Emily also noted that The Society of Architectural Historians Annual Conference, held this year in Austin from April 9th-13th, could also serve as a source of inspiration for unearthing an exhibition focus. While perusing the paper topics for the upcoming conference, Emily noticed one in particular: Placing the Profession: Early Contexts for Interior Design Practice in the US. This, in conjunction with her educational studies, helped Emily land on her topic of “Inside Modern Texas: The Case For Preserving Interiors.” Says Emily of the topic:

“The idea behind it is that, as much as modern architecture is gaining momentum in historic preservation [nowadays], interiors aren’t always considered. This is also true of buildings of other periods, but with modern interiors, significant characteristics like spatial relationships or lack of ornament can be especially difficult to recognize.  And commercial interiors are a challenge. There can be more pressure to update constantly when a forward-thinking image is considered important for the success of a business.”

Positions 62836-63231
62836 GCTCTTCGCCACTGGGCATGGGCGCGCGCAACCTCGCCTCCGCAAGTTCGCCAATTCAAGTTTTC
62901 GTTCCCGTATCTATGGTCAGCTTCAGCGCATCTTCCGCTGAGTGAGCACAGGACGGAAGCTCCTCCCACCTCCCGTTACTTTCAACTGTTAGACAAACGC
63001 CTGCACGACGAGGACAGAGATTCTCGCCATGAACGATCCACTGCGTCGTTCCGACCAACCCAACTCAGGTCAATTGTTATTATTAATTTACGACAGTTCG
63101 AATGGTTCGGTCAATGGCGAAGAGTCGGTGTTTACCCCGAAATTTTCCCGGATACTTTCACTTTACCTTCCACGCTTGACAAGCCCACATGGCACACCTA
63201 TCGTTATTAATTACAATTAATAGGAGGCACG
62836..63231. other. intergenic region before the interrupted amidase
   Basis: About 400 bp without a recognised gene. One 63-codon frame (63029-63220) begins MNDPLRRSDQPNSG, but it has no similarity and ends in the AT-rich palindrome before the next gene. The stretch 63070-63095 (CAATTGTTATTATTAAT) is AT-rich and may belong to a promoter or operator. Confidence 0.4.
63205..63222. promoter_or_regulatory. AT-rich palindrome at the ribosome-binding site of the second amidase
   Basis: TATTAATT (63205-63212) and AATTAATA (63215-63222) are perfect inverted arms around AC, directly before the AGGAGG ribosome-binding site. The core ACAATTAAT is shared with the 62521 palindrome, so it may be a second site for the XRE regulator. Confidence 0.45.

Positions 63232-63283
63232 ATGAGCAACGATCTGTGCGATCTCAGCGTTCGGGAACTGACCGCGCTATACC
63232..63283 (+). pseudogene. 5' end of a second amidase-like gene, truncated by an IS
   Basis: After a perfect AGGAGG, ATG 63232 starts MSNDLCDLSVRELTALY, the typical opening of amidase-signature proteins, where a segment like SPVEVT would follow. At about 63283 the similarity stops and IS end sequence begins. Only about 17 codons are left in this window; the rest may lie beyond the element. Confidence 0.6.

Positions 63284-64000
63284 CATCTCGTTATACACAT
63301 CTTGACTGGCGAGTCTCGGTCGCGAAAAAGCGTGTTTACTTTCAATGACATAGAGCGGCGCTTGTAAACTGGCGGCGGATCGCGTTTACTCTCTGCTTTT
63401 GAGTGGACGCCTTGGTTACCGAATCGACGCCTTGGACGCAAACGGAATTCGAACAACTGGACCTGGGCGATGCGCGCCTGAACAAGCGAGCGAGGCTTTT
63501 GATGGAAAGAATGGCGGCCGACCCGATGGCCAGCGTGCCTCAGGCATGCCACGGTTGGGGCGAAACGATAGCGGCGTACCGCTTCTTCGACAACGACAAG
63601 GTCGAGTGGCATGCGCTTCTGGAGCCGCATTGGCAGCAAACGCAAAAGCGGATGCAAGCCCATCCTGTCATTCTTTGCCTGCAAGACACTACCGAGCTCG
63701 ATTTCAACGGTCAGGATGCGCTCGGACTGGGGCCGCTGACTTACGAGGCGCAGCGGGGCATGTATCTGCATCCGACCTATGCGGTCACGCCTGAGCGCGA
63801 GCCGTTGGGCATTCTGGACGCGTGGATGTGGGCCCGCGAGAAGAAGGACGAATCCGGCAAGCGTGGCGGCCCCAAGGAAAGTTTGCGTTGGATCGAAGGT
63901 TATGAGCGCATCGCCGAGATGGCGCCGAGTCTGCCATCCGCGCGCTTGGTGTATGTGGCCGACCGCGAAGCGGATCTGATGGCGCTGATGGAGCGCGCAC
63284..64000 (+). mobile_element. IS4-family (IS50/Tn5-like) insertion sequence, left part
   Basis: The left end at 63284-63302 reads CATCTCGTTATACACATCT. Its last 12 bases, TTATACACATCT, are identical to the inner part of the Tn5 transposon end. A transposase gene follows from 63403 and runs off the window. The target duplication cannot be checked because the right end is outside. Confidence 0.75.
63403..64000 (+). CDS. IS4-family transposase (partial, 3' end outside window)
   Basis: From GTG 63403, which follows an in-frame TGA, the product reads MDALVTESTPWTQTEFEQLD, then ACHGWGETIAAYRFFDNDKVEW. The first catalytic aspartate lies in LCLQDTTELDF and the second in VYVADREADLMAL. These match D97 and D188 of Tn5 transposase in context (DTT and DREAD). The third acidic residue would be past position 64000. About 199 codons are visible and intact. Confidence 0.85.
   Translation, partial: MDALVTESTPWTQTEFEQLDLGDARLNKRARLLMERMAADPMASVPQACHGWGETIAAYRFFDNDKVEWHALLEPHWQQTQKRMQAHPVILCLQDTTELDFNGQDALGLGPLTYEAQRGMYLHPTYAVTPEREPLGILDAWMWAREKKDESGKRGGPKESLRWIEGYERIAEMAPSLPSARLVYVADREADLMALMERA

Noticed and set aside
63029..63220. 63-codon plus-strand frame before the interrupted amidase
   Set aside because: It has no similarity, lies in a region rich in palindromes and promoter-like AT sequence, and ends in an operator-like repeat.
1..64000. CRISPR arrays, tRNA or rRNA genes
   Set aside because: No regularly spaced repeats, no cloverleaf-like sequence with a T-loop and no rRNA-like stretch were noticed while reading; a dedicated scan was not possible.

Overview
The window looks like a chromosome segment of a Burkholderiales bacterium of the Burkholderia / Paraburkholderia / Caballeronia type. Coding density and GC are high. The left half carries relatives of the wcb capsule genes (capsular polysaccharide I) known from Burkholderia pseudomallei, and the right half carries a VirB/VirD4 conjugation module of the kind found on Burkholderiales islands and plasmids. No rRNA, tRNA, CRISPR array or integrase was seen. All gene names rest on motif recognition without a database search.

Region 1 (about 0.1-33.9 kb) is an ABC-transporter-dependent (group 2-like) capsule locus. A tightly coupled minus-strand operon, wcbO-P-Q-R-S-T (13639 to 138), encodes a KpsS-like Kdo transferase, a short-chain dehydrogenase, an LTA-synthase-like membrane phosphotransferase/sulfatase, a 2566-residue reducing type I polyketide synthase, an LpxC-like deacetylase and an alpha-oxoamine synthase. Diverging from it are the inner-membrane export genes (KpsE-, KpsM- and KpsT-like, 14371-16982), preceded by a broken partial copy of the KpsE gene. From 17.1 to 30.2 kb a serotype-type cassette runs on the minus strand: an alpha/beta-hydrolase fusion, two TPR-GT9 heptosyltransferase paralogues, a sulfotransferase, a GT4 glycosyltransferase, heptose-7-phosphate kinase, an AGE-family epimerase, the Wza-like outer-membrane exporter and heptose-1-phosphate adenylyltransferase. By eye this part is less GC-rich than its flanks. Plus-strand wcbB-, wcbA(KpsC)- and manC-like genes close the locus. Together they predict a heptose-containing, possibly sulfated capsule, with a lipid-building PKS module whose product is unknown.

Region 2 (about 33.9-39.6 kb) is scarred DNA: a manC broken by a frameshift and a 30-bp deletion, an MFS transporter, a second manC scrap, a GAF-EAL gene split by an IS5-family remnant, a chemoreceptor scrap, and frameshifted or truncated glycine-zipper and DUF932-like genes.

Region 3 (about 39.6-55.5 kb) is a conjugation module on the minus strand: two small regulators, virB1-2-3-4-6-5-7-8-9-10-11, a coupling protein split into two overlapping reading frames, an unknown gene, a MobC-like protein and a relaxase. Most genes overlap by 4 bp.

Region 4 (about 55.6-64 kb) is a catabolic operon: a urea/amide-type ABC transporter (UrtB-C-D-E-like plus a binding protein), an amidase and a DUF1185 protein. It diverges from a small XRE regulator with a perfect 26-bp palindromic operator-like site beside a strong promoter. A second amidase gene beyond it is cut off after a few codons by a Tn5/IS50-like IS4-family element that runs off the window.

To articulate her thought process visually, Emily divided her exhibition into three main parts, the first being a brief overview of modern interior design and its principles. As interior designers or architectural history buffs may know, interior design was still in the process of growing into its own profession during the mid twentieth century. Emily, in the first third of her exhibition, lays out the several factors that contributed to the profession of interior design in Texas, focusing on major influences, including the contributions of the Dallas Market Center. Harwell Hamilton Harris created the drawings for the Trade Mart within the Center, which the Alexander Archive possesses – a key example of the types of resources available!